Not so sweet: Myanmar seen as major route for sugar smuggling into China

Myanmar has become a major route for smuggling sugar into China, with possibly up to 1.5 million tonnes entering China.
PHOTO: Berita Harian

LONDON/BEIJING - Strong flows of white sugar are moving from India and Thailand to Myanmar, a fast-growing destination, and much of that is believed to be smuggled into China, trade sources said.

They said a clampdown on raw sugar import licences by Chinese authorities, a disappointing start to the Chinese harvest due to adverse weather, and high import margins into China, have spurred the trade.

The strong Chinese demand has contributed to pushing up whites-over-raws premiums on the Intercontinental Exchange to in excess of US$100 (S$143) per tonne this week, a very comfortable margin for refiners.

White sugar is also believed to be smuggled into China via Laos and Cambodia, trade sources said. "

Shipments from Thailand to Myanmar and Laos have been very heavy in the last couple of months," a Western analyst said. "That's another route into China."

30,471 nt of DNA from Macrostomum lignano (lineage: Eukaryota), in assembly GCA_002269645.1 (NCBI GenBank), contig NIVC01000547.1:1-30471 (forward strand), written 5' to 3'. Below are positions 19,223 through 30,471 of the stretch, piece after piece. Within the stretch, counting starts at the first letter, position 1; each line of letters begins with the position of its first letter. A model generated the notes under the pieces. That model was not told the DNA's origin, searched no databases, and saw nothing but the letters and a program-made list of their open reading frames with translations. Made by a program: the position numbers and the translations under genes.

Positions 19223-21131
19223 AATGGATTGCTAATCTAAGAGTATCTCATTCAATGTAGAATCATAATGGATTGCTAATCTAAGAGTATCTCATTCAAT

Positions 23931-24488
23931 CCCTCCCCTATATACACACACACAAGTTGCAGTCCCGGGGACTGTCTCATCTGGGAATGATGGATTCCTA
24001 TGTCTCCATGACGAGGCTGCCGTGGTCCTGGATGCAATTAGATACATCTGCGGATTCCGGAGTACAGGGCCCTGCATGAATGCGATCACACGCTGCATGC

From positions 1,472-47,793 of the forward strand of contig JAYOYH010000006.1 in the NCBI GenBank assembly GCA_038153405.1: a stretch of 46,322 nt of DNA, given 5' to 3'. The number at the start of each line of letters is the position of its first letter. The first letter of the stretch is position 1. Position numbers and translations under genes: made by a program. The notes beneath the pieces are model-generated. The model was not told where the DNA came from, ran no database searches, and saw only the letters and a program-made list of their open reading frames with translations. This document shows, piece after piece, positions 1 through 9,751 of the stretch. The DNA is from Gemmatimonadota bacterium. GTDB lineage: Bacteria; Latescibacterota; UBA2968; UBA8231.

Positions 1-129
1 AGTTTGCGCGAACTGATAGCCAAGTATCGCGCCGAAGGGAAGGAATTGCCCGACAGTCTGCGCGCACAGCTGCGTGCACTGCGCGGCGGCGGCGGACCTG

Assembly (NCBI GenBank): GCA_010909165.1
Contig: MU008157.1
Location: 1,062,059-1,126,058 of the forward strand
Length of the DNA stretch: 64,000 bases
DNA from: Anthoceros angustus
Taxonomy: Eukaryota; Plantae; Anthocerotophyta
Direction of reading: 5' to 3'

European traders said more than 300,000 tonnes of white sugar had been exported from India to Myanmar in December, and the flows were believed to remain strong this month due to the huge import margins into China.

White sugar was quoted at around US$420 per tonne delivered to the Chinese border. Domestic prices in China are in excess of US$800 per tonne.

Myanmar has become a leading conduit for smuggled sugar into China, traders and analysts said.

In 2011/12, Myanmar was a minor destination for white sugar, importing less than 50,000 tonnes, the Western analyst said.

Myanmar could import more than 1 million tonnes in 2015/16, he added.

"The sheer volume of white sugar going into Myanmar for a country that was a non-player in the market, is remarkable," the analyst said.

A Southeast Asia-based trader said that last year more than 1.5 million tonnes were smuggled into China. It was not possible to verify that figure independently.

"It should be still as strong on a monthly basis in 2016," the trader said. "Last year we saw very strong white sugar demand, especially in the second half, and it seems to be continuing."

European traders said that Indian and Thai domestic white sugar prices had been strong due to the hefty export flows from those two origins to Asian destinations.

Physical Thai white sugar was quoted at US$35-40 per tonne over ICE March white sugar futures ex-warehouse FOB Thailand this week.

"The supply of Thai whites is very tight because of this trade," the Western analyst said.

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